A report from the Slow Lane
Sometimes I believe I’m not part of the whole. I know, that’s silly, and it hurts so much. I know better, but every now and then some form of amnesia comes over me and I forget. I guess the experience of connection (despite the fact that it has been lifelong) doesn’t run deep enough yet. I frequently fall into moments when I feel untethered, when I am lost, or so it seems. I can’t seem to consistently hold myself with the reverence needed to maintain appropriate perspective. I am finding that loving myself is not easy. And, I am gradually learning how essential it is to holding on to my connection with the whole.
Loving myself is still fairly new, and is tenuous at best. I didn’t know, until recently that it was necessary to care about myself, and even possible. If I hadn’t had a long time of lonely recovery after my stroke I might not have ever known how important I am to the equation of unfolding.
I look back at that time with wonder. Early on, the life I knew was defined by grief, loss (so much of who I was disappeared), and some strange will to go on. Only later did it become about what remained (and thankfully that was a lot). Somewhere in that long time of day-to-day uncertainty I came across my neglected self. I think it was when I felt alive enough to feel alone. I started longing for a relationship. It was a totally irrational desire. It always has been. But at that particular time, this longing, for a relationship seemed especially off because I was so severely broken physically and psychically.
Being irrational, the situation didn’t matter much. I longed for someone to know and care about me anyway. Well, almost needless to say, there was no one there. This was a good thing. It was another of the painfully disappointing lessons that I was lucky enough to be brought to. The absence of someone else was gravely disappointing to me, but it introduced to me the one person who was there. Me. I didn’t much like or trust myself so I wasn’t thrilled to discover this remnant of a human being. The only reason I didn’t dismiss him is because I couldn’t. This misfortunate circumstance (which I could literally do nothing about) was the beginning of the relationship that frees and connects me now.
I didn’t know it at the time. I was just chagrined. I was stuck with me. I had managed to become the booby-prize in my own life (thankfully). I had a hard time sleeping at night, because sleeping alone meant sleeping with me. I wasn’t ready for that kind of intimacy. Ready or not, I got to know myself. And I discovered something. I’m not proud of what I realized, of what I have been doing all these years, of how I have used the women in my life, of how I have avoided the obvious. But it became clear to me, that I preferred someone else to love me. The way I put it, in my own mind, was that I would rather have some woman do the dirty job of loving me than having to learn to love myself.
Happily for me, though it didn’t seem like a boon to me at the time, no woman was volunteering to sign up for the job. I continued to be left on my own. Disability is the shits, but sometimes it forces one to sit still. I got to know me because there wasn’t anyone else around.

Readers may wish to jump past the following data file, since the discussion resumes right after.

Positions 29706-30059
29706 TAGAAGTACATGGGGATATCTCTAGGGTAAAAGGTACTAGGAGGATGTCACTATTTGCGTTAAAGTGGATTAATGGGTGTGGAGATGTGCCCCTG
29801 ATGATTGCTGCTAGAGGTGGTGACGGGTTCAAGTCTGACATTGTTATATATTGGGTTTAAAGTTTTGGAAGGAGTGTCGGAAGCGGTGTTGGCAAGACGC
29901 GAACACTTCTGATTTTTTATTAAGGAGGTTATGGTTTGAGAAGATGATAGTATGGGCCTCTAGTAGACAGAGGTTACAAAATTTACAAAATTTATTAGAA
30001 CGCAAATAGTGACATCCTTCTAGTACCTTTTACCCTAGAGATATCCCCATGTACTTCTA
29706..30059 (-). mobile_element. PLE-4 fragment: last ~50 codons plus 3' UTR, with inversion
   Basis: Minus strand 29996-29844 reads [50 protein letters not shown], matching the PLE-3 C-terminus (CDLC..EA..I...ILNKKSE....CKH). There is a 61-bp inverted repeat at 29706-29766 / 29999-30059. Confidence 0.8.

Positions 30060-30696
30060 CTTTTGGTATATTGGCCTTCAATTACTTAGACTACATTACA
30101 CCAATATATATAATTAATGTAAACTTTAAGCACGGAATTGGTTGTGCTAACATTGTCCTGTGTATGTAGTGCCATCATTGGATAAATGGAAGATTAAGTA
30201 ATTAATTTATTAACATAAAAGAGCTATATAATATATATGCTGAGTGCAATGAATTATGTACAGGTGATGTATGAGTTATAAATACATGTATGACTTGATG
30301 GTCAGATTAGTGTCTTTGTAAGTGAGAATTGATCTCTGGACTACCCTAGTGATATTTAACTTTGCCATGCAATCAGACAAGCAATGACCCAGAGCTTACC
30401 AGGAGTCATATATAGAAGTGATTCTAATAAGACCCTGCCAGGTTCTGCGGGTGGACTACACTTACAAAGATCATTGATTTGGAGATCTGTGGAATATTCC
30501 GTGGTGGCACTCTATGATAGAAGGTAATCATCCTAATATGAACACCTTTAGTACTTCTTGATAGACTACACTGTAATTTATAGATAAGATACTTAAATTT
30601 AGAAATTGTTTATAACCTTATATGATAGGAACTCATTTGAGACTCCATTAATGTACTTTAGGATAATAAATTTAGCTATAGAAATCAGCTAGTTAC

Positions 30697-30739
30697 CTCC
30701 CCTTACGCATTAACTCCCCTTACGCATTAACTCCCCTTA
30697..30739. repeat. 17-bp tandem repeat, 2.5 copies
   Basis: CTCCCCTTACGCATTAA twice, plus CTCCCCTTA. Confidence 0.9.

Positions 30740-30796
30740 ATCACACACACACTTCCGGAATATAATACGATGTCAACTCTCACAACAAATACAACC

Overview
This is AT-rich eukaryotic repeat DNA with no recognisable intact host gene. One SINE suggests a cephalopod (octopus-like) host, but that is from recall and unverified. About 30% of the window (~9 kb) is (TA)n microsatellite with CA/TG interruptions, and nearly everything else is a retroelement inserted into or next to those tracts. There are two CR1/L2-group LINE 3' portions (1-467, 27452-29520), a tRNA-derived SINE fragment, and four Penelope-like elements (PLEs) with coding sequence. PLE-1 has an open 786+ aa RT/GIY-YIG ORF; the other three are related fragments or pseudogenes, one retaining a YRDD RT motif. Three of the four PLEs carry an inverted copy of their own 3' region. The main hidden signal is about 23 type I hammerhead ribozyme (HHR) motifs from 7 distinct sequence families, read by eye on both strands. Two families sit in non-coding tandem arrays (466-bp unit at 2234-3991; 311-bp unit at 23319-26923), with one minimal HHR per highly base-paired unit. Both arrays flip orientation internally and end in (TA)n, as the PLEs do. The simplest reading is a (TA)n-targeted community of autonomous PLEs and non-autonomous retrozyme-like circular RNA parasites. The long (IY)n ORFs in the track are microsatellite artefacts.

It started with compassion. I realized that although I couldn’t personally love me, I could have compassion for the difficult life that he/me lived. Paying attention that way I began to admire the way he/I courageously persevered. I started to like what I saw. That is when loneliness became solitude. The time alone was better for me than I ever imagined. I was learning something about loving the one I’m always with.
I had a few friends. I could see, during this time of learning, that they tended, as I had done, to avoid them selves. I could see how this was costing them, and I got a lot clearer about how not loving myself was costing me. It was then I realized I had to quit avoiding doing the one thing I had always felt was a bad idea. Too avoid the pain and misery of living in a constant lie, I took on the pain and misery of learning to love the untrustworthy soul I seemed to be.
During the Christmas season only a year ago, I gave myself, accidentally, the best Christmas present I had ever received. I was alone as usual. I was scared about what that might mean. I wasn’t sure I could face more long-ticking hours of silence and aloneness. Instead, I had a wonderful time. I was the good, reflective creative companion I always wanted. I gave myself the seasonal spiritual retreat I always wanted. I discovered I loved myself. I, and the wisemen, arrived to behold another form of the Christmas miracle, the birth of a new relationship. Light has poured out of it ever since.
There are periods, like earlier this week, when I forget that I am always connected, and that I am a living portion of the whole. I forget to hold onto myself, that strange paradoxical being that resides uniquely as me, and somehow miraculously joins me to everything else. I forget to love me. I forget that I am love. Somehow, something of me keeps going, evolving right along with this mysteriously expanding Universe. I know it, live constantly in awe, aware of such fragile and impermanent creativity, and I forget.